$conn=mysql_connect('localhost','root','') or die ('Sorry, no connection to database available :-(');
 
//Perform our query
$query='SELECT * FROM test.products';
 
if (!$res=mysql_query($query$conn))
{
 
die ('Sorry, query error');
}
 
//We populate the $output variable with the HTML code to generate the results table
//Now the headers have links to perform the sorting
//We'll keep the table header in another variable to save us time 
//in the JS function
 
$output_h='<table border="1" cellpadding="5"><tr style="font-weight:bold">'
 
$output_h.='<td>ID</td>';
 
$output_h.='<td><a href="#" onClick="order('ordName')">v</a>   NAME 
 
  <a href="#" onClick="order('
ordNameInv')">^</a></td>';
 
$output_h.='<td><a href="#" onClick="order('ordPrice')">v</a>   PRICE 
 
  <a href="#" onClick="order('
ordPriceInv')">^</a></td>';
 
$output_h.='<td><a href="#" onClick="order('ordCode')">v</a>   CODE 
 
  <a href="#" onClick="order('
ordCodeInv')">^</a></td>';
 
$output_h.='<td><a href="#" onClick="order('ordWeight')">v</a>  WEIGHT 
 
  <a href="#" onClick="order('
ordWeightInv')">^</a></td>';
 
$output_h.='</tr>';
 
$output=$output_h;
 
//We keep the number of results of the query, they will be 
//used in JavaScript
$num_results=mysql_num_rows($res);
 
while ($a=mysql_fetch_row($res))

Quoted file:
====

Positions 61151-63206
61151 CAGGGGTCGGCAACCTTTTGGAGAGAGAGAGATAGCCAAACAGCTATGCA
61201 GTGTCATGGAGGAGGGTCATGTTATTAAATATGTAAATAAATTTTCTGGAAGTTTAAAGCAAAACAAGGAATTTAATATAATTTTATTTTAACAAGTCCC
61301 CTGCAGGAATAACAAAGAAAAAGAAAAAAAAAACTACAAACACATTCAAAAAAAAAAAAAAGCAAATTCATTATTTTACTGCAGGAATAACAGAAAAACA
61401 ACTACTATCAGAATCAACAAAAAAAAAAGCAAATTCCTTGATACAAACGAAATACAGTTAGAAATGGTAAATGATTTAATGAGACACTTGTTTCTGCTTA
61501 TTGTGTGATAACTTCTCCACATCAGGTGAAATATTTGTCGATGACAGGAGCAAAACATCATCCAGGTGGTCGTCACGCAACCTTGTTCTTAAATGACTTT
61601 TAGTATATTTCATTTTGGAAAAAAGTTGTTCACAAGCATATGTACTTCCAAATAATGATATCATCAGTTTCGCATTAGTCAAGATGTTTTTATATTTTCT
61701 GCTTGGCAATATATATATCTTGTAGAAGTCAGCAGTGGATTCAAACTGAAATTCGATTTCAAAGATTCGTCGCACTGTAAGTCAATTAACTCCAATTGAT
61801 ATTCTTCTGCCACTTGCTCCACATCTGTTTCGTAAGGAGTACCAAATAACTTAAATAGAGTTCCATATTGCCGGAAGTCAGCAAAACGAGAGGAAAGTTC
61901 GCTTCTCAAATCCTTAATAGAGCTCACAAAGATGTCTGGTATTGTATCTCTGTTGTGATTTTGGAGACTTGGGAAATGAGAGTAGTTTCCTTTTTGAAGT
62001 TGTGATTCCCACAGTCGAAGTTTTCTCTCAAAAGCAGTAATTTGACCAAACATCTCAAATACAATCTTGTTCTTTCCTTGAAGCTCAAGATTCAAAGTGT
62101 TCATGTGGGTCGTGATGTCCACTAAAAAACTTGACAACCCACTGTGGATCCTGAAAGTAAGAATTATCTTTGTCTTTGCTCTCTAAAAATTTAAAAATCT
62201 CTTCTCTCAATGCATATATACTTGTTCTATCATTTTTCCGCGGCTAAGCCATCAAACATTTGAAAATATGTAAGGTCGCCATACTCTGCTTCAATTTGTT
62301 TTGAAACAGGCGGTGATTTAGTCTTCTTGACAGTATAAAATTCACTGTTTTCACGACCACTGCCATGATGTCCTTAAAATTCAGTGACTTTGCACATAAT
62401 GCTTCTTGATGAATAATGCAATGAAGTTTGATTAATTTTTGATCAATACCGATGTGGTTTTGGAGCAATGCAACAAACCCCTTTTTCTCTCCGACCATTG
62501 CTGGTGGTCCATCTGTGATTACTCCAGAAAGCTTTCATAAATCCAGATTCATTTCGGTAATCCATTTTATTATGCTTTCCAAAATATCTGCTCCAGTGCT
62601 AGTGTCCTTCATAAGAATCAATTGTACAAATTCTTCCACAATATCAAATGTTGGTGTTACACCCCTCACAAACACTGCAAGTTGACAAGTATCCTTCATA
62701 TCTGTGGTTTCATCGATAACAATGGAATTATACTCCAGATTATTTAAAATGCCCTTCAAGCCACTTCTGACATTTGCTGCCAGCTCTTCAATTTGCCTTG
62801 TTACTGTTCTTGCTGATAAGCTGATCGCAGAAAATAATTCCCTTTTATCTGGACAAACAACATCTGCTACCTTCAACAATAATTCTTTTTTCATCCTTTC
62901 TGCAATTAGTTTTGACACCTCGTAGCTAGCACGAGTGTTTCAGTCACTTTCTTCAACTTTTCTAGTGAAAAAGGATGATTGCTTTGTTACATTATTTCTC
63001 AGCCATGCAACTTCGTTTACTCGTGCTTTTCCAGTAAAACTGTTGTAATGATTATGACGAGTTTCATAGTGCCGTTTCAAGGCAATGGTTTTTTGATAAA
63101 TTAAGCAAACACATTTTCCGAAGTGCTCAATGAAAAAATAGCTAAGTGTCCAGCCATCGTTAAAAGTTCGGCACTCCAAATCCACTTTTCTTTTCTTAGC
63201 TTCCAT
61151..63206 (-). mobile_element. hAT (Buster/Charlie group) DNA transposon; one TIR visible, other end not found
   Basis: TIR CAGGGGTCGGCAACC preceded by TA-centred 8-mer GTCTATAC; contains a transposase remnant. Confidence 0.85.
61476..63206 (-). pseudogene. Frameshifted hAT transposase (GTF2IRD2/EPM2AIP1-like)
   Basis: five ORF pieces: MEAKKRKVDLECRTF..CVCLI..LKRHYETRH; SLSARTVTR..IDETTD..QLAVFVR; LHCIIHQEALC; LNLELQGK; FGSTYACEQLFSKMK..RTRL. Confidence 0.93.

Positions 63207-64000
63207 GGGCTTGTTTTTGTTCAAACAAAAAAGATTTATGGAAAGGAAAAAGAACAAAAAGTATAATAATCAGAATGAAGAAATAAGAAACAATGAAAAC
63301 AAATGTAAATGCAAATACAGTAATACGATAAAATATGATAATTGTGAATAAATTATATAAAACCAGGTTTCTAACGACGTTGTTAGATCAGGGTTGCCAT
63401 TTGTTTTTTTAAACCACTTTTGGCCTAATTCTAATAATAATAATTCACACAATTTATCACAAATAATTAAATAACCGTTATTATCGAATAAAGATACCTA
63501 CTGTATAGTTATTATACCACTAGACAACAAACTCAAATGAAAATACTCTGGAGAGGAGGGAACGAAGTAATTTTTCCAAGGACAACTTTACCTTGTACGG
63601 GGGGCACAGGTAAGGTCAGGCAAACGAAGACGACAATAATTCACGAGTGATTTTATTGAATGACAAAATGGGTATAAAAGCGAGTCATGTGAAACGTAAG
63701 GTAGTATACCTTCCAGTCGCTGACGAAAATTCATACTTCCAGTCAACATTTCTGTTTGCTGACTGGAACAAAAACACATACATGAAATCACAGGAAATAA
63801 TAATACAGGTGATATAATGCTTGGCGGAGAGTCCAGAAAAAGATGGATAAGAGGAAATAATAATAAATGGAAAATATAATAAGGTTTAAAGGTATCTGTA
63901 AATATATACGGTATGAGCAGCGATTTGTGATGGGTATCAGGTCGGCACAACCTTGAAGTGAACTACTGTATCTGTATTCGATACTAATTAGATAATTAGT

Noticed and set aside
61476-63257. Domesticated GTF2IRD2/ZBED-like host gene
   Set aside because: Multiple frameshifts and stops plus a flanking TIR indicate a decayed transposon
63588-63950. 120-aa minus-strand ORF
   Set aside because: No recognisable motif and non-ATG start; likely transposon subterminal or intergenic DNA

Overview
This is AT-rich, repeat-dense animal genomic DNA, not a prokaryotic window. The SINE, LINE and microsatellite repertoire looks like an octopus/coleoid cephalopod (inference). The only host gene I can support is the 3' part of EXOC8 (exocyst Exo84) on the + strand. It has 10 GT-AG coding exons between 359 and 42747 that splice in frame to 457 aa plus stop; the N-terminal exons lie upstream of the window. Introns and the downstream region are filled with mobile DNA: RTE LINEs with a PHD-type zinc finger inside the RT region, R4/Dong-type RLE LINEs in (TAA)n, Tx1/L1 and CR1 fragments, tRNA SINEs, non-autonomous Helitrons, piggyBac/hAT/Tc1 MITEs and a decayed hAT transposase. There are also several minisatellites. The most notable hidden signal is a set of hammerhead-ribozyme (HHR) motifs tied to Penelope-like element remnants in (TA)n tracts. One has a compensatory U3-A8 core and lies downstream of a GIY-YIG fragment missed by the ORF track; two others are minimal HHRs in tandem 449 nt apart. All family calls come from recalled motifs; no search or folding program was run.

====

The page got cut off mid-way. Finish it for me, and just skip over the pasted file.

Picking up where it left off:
{
 
//Append the table row to our $output variable
 $output.="<tr 
 
id='line$a[0]'><td>$a[0]</td><td>$a[1]</td><td>$a[2]</td><td>$a[3]</td><td>$a[4]</td></tr>";
 //Add this product to the sort arrays
 
$names[$a[0]]=$a[1];
 
$prices[$a[0]]=$a[2];
 
$codes[$a[0]]=$a[3];
 
$weights[$a[0]]=$a[4];
}
 
$output.='</table>';
 
//We now do the sorting of the arrays, and store them in a JS array
$jsOutput=gen_ord_array('ordName',$names,SORT_STRING);
$jsOutput.=gen_ord_array('ordPrice',$prices,SORT_NUMERIC);
$jsOutput.=gen_ord_array('ordCode',$codes,SORT_STRING);
$jsOutput.=gen_ord_array('ordWeight',$weights,SORT_NUMERIC);
? >
<html>
<head>
<script language="
JavaScript">
var num_results= <?=
$num_results


;
//We output the array definitions
<?=$jsOutput? >
//This is the function that performs the actual sorting
function order (field)
{
 //This var will store the row number we are grabbing from the table
 var row_number=0;
 
 //We must generate again the table headers
 //Luckily, we already have them in the PHP 
$output_h variable
 //But we must escape the single quotes!!
 var out='<?=str_replace("'","\'",
$output_h)

';
 
 //The field variable is the name of the array we want to use to 
 //reorder our table 
 //We travel across it and grab the content of the row that has 
 //that ID, and append it to our out variable
 for (x=0;x<num_results;x++)
 {
  eval ("
row_number="+field+"["+x+"];");
 
  eval ("
out+=\"<tr 
 
id='line"
+row_number+"'>\"+document.getElementById('line"+row_number+"').inner
 
HTML
+'</tr>';");
 }
 out+='</table>';
 
 //Finally, we set the content of the content div to our new table
 document.getElementById('content').innerHTML=out;
}
</script>
 
</head> 
<body>
<div id='content'>
<?=
$output? >
</div>
</body> 
</html>